Ancient Tulum, located in Mexico, is a well-preserved ancient city. It was built on the coast and served as a port until the middle of the 15th century when it became much smaller. You can explore these ruins to learn about Ancient Mayan culture.
The best way to see the Mayan ruins at Tulum is to arrive before 8am. You’ll be able to explore the ancient city wall and the site without waiting in line with tours groups that tend to flock the ruins by afternoon.
Swim in the Gran Cenote
With Tulum just three kilometers away and Gran Cenote just a few minutes on the road to the Mayan pyramids of Coba and Chichen Itza, it’s one of the most popular swimming spots in Mexico.
Cenotes are often described as natural sinkholes. They were created when limestone collapsed and revealed the underground river systems below. Cenote means sacred well and the Mayans built cities near cenotes as they were reliable sources of water.
There are many cenotes on the Yucatan Peninsula, but the Gran Cenote is the best for swimming.
The water is so pure and fresh that it’s as clear as glass. You’re likely to run into a few fish and turtles while you are swimming in the cenote.
Your hike through the cave system is an experience you won’t forget. As you walk, you’ll see stalactites, stalagmites, and even more bats. You can also swim and snorkel in the Gran Cenote pool or arrange for scuba diving.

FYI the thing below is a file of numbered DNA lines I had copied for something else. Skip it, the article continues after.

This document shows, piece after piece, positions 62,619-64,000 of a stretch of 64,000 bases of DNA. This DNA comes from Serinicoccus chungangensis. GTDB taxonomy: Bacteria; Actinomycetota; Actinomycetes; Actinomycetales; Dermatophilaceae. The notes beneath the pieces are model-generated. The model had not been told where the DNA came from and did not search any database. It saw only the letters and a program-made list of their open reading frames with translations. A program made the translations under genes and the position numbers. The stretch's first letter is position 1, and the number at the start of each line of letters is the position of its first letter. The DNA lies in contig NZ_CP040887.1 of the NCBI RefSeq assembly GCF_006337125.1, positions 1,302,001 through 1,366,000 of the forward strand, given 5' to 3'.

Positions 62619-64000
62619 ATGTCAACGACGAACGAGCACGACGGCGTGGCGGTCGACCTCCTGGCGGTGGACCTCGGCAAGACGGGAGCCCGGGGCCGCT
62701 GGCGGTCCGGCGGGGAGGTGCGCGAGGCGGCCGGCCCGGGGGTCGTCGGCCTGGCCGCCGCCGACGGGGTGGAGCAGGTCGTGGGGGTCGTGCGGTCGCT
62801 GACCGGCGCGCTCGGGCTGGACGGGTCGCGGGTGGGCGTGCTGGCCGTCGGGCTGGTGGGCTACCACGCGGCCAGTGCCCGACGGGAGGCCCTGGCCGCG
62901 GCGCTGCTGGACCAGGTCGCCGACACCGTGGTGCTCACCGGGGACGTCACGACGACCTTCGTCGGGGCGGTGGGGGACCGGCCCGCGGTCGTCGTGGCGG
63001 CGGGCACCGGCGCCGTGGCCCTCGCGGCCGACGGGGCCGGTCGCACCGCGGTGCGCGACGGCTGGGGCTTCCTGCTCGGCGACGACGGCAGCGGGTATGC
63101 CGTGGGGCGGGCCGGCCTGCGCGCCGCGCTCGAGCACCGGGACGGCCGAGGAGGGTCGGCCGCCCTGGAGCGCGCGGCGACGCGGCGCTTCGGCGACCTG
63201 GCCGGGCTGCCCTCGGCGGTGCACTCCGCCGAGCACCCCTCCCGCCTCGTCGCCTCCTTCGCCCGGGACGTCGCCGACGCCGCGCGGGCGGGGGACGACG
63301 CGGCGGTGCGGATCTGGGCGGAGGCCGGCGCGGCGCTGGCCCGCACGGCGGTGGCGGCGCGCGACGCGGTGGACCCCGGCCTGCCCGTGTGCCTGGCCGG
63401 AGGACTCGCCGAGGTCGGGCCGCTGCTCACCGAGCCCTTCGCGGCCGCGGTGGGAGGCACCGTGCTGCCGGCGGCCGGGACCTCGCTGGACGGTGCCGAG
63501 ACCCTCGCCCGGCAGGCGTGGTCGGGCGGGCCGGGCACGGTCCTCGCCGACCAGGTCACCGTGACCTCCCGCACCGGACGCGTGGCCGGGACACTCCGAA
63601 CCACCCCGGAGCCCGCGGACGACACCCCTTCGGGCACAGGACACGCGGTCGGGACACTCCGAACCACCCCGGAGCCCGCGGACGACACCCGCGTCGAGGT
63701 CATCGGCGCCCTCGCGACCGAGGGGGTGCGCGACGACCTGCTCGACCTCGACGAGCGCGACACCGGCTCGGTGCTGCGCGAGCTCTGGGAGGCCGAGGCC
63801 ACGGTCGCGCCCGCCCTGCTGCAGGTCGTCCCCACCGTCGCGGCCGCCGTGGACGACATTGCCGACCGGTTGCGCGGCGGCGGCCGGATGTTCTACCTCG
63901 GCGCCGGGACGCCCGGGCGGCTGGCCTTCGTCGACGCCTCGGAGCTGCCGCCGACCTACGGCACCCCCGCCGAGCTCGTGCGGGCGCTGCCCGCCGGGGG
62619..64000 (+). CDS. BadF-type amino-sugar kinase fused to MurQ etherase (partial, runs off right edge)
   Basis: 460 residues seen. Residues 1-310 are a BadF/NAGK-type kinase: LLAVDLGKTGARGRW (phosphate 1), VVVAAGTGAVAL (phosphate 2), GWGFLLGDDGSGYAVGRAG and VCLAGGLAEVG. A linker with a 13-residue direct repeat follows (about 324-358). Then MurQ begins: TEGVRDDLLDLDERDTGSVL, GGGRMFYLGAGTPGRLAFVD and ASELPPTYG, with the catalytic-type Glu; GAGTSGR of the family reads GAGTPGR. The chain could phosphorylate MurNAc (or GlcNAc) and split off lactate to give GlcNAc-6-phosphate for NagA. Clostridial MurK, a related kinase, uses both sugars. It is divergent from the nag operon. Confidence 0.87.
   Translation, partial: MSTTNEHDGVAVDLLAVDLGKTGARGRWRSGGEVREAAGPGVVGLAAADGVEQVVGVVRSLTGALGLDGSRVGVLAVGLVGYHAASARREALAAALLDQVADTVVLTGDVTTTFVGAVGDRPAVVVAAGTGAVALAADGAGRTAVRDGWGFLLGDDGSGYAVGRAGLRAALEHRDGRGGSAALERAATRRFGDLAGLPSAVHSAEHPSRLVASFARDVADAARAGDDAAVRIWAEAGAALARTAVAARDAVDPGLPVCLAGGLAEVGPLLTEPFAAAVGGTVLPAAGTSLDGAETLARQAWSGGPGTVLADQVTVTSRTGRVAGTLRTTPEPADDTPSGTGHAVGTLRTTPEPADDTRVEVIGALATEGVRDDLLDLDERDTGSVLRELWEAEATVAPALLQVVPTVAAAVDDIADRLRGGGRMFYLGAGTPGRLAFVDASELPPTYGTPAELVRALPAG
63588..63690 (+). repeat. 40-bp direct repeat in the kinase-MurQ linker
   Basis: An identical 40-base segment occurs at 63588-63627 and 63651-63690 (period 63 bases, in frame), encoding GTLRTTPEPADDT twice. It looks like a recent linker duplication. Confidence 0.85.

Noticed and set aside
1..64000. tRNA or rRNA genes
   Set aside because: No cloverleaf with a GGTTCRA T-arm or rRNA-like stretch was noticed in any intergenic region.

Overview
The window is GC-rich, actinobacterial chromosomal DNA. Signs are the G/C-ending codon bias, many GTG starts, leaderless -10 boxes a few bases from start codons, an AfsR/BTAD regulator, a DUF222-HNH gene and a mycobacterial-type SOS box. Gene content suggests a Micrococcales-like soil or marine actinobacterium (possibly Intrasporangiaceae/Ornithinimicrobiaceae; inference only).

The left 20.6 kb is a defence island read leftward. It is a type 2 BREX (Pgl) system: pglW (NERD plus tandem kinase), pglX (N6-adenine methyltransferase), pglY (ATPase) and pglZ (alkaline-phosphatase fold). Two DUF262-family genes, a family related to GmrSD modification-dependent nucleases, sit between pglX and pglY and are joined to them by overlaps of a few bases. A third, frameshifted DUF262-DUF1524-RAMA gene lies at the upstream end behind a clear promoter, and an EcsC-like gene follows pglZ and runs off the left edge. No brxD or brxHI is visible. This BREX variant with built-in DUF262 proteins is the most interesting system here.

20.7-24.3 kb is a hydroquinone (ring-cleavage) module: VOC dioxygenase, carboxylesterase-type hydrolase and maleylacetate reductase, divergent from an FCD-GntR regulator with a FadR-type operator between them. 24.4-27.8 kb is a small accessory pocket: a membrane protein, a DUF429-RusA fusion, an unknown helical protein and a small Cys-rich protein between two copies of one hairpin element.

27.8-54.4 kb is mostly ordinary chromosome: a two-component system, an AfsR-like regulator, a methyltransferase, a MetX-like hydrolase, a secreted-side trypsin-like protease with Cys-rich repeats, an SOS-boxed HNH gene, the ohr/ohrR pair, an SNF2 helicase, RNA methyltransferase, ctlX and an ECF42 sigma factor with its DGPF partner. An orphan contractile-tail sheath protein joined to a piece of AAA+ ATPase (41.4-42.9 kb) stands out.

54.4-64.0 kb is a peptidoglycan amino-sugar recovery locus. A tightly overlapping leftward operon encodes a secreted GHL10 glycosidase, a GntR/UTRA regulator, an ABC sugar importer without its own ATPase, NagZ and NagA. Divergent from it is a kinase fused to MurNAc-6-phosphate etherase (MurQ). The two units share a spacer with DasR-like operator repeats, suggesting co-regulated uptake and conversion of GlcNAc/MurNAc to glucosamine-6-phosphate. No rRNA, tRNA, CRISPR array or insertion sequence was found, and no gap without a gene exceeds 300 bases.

It’s best to get to the cenote for opening time (8am) so you can have the experience of being one of only a few people who are swimming around peacefully in this underwater cave. The more noise there is, the less peaceful it will be.
Ride a bike through the jungle at Coba, the ancient Mayan ruins in Mexico.
The Mayan ruins at Coba, about 40 minutes from Tulum, are set among dense jungle and are different from the other popular sites within this region such as Chichen Itza or Uxmal.
While Coba is a site that has been extensively studied, parts of the site remain to be restored and untouched. This helps to make it feel more wild as well as less crowded than other sites that have already been fully explored.
In the early 1900’s, this site served as a home to around 50,000 families. You can see the remnants of roads, homes and temples in the region today.
Grab a bike from inside the complex and you’ll have the option of exploring more of this bustling town. It’s a lot of fun, you can cover more ground and it also means traveling lightly on your feet. There are some areas with very few people so you might have some solitude to enjoy.
You’ll be able to see plenty of mounds while on the tour that look like pyramids or other structures. However, more often than not, these mounds prove themselves to be nothing but larger plants.
Although it may feel a little disrespectful at first, climbing structures here is a great way to get close to the unknown and look out over the site.
Once you’ve seen the people climbing up the giant pyramid, known as “Nohuch Mul,” at the back of the site, you’ll want to climb up and have a go yourself!
It’s a very steep climb to the top, but you should be more worried about mental preparation than physical conditioning. The actual drop is just a small step from the top – you only need to look a few steps ahead and take a step forward.